Back in late 2020 we had a look at the impact that an electric vehicle (EV) charging investment would have on the network costs for a 24/7 retail business
UK Market Winter Outlook 2023
As the temperatures plummet and we all bring out the winter coats, we thought it would be interesting to look at some relevant market developments that will impact Winter 2023 in UK and European power markets.
This time last year the prospect of blackouts was in the mainstream media in the UK, the forward curve was at times approaching over £300/MWh for baseload monthly power and there were new regulations across Europe regarding mandatory power savings. This was largely a result of the Russian invasion of Ukraine and subsequent dramatic increases in gas prices due to scarcity across Europe.
Fortunately, the prospect of rolling blackouts did not eventuate in the UK, although we did observe unprecedented power price levels placing a huge burden on consumers despite support from the government. This situation also triggered innovation from the industry including the NGESO Demand Flexibility Service, which allowed residential consumers to participate in, and be rewarded for, demand turn-down when market conditions were at their tightest.
In late September, NGESO published their 2023 Winter Outlook, a report that outlines Grid’s expectations for system margins and preparations for the winter ahead. In this year’s winter outlook the system margin in the base case is 4.4GW, which is more than last year though there is still a likelihood that Grid will need to use other operational tools including Demand Flexibility Services and System Notices to manage peak demand periods.
In the next section of this blog we explore some key changes impacting Winter 2023 and things we think will be interesting to watch as we get into the colder months.
Why does this matter? In 2022 38.5% of the UK’s electricity was supplied by natural gas, making it the marginal fuel and therefore the price setting fuel a large portion of the time. The UK produces some of its own gas in the North sea but also imports a large amount via LNG and also by pipeline. This means that the UK is susceptible to global gas pricing and availability.
What’s happening? After the Russian invasion of Ukraine in early 2022 gas prices surged globally both due to sanctions and then again following the destruction of the Nordstream gas pipelines. In late 2022, Centrica partly re-opened the Rough gas storage facility and subsequently bolstered capacity earlier this year; Rough can now store enough gas to heat 2.4 million homes over winter and provides about half of the UK’s gas storage.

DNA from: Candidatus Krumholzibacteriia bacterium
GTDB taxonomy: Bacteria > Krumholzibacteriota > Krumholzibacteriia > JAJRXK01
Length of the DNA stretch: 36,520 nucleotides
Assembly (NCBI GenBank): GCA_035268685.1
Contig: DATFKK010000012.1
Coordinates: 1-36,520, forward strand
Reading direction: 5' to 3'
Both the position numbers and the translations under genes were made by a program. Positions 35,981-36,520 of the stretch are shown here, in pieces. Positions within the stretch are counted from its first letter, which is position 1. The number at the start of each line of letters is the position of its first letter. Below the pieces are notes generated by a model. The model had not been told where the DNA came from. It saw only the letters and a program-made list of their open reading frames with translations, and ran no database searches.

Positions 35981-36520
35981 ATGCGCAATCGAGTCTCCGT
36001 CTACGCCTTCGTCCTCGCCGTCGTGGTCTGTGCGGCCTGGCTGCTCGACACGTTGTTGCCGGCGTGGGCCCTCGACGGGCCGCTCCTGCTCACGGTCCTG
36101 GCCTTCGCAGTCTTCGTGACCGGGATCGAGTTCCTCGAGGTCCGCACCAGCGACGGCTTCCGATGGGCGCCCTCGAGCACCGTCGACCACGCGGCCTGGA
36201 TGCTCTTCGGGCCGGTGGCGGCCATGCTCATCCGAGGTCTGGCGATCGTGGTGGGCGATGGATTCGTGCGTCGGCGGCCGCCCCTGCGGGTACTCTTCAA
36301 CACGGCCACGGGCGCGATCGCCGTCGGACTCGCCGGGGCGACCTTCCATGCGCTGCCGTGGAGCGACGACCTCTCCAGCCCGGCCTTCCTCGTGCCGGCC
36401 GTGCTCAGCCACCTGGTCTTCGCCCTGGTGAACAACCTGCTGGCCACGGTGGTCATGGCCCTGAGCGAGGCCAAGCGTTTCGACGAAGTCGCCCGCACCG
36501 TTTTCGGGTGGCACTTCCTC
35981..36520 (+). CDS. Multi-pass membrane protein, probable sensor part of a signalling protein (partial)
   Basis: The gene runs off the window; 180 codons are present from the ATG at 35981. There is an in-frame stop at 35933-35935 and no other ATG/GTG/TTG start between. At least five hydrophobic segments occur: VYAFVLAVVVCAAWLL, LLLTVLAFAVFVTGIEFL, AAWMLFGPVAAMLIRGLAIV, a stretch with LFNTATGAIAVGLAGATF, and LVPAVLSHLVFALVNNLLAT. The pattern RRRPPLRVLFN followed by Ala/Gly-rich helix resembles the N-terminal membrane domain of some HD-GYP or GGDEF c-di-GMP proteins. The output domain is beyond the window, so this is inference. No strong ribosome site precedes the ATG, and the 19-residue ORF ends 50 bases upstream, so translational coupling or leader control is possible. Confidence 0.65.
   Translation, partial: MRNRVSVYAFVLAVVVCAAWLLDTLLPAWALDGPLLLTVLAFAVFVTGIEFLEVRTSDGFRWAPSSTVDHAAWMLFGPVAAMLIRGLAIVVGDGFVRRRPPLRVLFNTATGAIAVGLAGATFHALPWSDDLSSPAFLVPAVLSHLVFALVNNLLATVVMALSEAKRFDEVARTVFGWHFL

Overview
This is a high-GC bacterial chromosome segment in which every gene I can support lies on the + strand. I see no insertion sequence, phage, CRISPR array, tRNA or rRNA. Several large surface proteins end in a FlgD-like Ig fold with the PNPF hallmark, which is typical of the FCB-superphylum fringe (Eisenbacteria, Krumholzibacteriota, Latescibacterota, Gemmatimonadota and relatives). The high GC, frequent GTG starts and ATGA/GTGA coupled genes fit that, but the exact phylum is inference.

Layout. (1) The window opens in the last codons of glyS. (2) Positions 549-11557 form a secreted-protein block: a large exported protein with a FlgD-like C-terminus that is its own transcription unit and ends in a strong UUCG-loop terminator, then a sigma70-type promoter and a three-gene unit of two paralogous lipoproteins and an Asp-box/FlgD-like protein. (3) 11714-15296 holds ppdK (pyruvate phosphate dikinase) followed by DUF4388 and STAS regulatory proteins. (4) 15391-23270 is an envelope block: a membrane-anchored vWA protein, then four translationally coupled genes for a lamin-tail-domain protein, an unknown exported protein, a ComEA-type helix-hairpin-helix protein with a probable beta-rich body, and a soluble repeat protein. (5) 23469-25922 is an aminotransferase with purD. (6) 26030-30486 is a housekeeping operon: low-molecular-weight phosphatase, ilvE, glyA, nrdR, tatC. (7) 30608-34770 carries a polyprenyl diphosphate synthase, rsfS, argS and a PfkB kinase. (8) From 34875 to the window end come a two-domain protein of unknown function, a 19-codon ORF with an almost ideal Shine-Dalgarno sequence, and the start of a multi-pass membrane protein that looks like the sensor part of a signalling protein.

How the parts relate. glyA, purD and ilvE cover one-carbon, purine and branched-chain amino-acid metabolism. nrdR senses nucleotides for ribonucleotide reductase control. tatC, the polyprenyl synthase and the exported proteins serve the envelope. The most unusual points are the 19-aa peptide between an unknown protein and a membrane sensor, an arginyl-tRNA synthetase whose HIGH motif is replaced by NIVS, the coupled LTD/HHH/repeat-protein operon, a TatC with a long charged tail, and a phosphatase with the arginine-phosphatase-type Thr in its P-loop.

Across Europe gas storage is sitting at over 95% of capacity, exceeding the EU target of 90% by 1 November. As we have had a generally warm start to winter these supplies are not yet being drawn down. More gas storage means more energy resilience when natural gas is still a key fuel source across the continent, though gas prices are still high relative to pre-2022 levels.
New renewable generation and price volatility:
Why does this matter? As we transition to a zero carbon grid, we will see more intermittent renewable energy such as wind and solar on the system. Renewable generation does not have a fuel cost so will often run at £0/MWh prices and below (usually down to the level of any subsidies and certificates they receive). This means in periods of high renewable generation we will see lower prices and then often spikier peaks during days where expensive peaking plants or storage is bought on to manage peak demand. Overall, this means more intraday price volatility.
What’s happening? In the last week the first megawatts started being produced from the Dogger Bank offshore wind farm. Dogger Bank A (1.2GW) is now online and connected to the UK transmission system. Once Dogger Bank B and C are completed the asset will total 3.6GW in capacity and be the largest offshore wind farm in the world.
With more renewables on the system, we’re likely to see increased intraday price volatility both in the coming Winter and in the seasons that follow. We’ve seen this in the Netherlands in recent weeks, another market with very high renewable penetration, with balancing prices swinging between -€1500 and €1800 within a day. As we see more renewables come online the requirement for flexibility both from large front-of-meter storage, which has huge momentum across the UK and Europe, alongside flexibility from other sources including DSR and fleets, will play an ever-increasing role.
Demand Flex Service Expands:
Why does this matter? Demand side flexibility typically means consumers or load responding to price signals to turn up or down. Often this can be loads like refrigeration, heating and pumping which do not need to run 24/7. As we move to an increasingly intermittent and renewable grid, demand side flexibility will be key to managing periods of peak demand.
What’s happening? National Grid’s successful Demand Flexibility Service (DFS) is set to expand in 2023, with the service going live from 30 October. Launched in 2022 this service allowed households with smart-meters to participate in energy saving periods by turning down their consumption.
The extent of their turndown was measured relative to their baseline generation on ten equivalent days over the last 60 days, and consumers were paid £3000/MWh of turndown they provided, those participating in the turndown events get notified by their Supplier/Aggregator. National Grid have announced that the service is returning in 2023 and also expanding into the Industrial and Commercial Sector.